Four US Navy sailors are awaiting a hearing to determine whether they will be court-martialed for allegedly engaging in group sex with a minor and recording it, while on base in Washington, DC.

The sailors, all Petty Officers Third Class, are accused of taking video and photos of the encounter with a girl, between the ages of 12 and 15, in the barracks at Naval Base Kitsap-Bangor on September 19, 2017.

The four, who have not been named, now face an Article 32 hearing to determine whether there is enough evidence to bring formal military charges, reported.

Two of the sailors face production of child pornography charges because the videos and stills recorded a sexual act with a minor.

The sailors are all Petty Officers Third Class (rank shown) who are attached to the US Navy‘s submarine fleet based at Naval Base Kitsap-Bangor in Washington.

‘There is no allegation of rape or the use force in the incident,‘ Commander Corey Barker, a spokesperson for Submarine Force US Pacific Fleet, said.

An anonymous tip related the alleged occurrence was receive by base authorities on September 26, 2017, Barker said.

The Naval Criminal Investigative Service(NCIS) immediately took on the case.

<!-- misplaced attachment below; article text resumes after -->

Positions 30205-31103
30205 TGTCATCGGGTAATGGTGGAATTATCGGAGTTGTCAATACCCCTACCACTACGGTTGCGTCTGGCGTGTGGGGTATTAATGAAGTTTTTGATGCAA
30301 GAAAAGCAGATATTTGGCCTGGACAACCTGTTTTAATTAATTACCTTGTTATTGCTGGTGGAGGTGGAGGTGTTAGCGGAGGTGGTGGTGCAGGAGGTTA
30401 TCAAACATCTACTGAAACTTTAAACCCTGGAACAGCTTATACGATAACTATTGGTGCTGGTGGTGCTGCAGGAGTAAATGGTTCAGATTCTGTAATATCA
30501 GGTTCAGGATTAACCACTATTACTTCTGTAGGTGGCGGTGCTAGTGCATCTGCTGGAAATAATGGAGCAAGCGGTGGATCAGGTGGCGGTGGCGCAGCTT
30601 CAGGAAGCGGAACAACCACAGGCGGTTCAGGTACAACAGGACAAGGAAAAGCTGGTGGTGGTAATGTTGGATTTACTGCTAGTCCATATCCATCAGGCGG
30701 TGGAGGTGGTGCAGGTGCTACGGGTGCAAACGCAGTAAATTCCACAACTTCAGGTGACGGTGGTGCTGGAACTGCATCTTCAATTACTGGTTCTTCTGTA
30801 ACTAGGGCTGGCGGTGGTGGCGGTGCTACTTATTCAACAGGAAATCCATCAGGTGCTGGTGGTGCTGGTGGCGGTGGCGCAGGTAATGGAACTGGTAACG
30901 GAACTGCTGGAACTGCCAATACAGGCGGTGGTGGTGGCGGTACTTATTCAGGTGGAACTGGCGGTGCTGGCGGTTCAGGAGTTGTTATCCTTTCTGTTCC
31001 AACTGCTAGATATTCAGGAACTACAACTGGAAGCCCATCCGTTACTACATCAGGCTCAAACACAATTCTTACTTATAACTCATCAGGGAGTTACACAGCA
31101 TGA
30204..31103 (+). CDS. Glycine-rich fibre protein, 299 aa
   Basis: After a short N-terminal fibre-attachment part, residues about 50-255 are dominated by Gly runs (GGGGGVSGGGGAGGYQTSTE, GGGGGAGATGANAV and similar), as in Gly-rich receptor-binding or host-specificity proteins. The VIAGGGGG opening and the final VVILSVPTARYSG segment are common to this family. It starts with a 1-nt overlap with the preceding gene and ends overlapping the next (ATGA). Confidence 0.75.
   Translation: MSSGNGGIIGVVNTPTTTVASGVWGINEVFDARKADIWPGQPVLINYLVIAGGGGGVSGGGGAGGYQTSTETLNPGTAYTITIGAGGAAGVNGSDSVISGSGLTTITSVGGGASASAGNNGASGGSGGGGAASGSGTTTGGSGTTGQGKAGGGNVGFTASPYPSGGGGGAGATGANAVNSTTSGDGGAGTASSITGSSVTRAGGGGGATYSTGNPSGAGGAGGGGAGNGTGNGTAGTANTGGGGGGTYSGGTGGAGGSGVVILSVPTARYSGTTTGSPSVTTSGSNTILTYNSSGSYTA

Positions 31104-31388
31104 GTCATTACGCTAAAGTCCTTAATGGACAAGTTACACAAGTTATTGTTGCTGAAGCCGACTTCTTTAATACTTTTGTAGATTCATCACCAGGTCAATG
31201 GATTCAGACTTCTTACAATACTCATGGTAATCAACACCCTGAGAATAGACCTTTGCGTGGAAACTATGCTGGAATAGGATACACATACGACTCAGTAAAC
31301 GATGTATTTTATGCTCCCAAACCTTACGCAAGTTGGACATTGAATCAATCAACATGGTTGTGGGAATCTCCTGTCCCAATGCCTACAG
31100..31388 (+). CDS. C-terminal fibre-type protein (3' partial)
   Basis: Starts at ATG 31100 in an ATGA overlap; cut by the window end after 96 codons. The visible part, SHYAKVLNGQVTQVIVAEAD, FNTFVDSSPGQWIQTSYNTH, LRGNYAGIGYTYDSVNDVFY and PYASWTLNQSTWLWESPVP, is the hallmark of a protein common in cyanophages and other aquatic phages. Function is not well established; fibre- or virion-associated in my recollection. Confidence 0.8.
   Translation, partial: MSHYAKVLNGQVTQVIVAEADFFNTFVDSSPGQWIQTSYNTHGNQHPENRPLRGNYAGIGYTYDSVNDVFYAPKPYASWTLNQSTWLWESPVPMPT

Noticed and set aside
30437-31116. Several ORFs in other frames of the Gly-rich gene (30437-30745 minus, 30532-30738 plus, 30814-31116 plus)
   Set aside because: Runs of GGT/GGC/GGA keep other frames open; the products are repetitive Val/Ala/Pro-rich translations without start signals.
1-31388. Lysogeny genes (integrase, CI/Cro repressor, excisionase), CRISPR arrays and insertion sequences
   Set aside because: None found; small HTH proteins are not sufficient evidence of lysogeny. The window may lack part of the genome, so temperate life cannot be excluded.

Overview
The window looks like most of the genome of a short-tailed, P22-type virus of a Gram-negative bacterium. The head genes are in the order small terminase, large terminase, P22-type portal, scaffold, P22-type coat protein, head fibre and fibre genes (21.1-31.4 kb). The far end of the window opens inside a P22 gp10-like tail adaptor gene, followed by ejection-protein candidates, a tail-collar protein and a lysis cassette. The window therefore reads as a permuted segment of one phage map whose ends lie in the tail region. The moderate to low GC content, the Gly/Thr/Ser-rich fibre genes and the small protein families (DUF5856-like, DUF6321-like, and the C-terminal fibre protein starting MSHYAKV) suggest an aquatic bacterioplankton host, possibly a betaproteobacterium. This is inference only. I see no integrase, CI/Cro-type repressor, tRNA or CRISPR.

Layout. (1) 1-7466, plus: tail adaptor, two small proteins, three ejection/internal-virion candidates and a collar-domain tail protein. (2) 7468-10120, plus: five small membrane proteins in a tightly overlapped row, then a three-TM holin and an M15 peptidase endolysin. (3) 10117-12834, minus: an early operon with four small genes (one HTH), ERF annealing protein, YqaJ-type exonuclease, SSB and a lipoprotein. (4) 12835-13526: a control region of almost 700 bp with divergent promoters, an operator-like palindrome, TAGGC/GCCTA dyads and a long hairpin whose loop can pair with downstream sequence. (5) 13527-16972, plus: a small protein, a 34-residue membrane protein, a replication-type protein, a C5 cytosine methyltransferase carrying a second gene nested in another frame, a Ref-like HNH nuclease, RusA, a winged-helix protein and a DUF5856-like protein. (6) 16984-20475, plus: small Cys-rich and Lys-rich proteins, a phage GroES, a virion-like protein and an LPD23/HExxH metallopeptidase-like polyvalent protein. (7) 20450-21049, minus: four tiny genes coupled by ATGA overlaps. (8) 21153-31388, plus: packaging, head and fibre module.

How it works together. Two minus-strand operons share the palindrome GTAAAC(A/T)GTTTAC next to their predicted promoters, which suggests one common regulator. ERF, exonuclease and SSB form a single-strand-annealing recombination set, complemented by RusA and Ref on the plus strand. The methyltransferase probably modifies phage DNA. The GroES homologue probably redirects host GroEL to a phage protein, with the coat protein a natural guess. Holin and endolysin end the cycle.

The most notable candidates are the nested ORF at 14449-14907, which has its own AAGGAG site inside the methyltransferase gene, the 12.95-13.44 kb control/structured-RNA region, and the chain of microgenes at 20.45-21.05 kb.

‘The Navy takes allegations of misconduct seriously and, upon learning of this, immediately initiated a criminal investigation into the matter,‘ Barker said.

It‘s believed the sailors involved did not know the girl who has been described as ‘a child who had attained the age of 12 years, but had not attained the age of 16 years.‘

How the alleged victim gained access to the base remains under investigation.

Two sailors are attached to the USS Nebraska, with a third sailor attached to the USS Henry M. Jackson submarine.

The fourth sailor previously served on the USS Henry M. Jackson and has since been transferred to Naval Submarine Support Center (NSSC), Bangor.

The four sailors currently remain at the Bangor base, awaiting their Article 32 hearing, which is expected to take place in two weeks.

At the preliminary hearing, military prosecutors will present evidence to a presiding officer who will decide whether enough evidence exists to take the case to court-martial.

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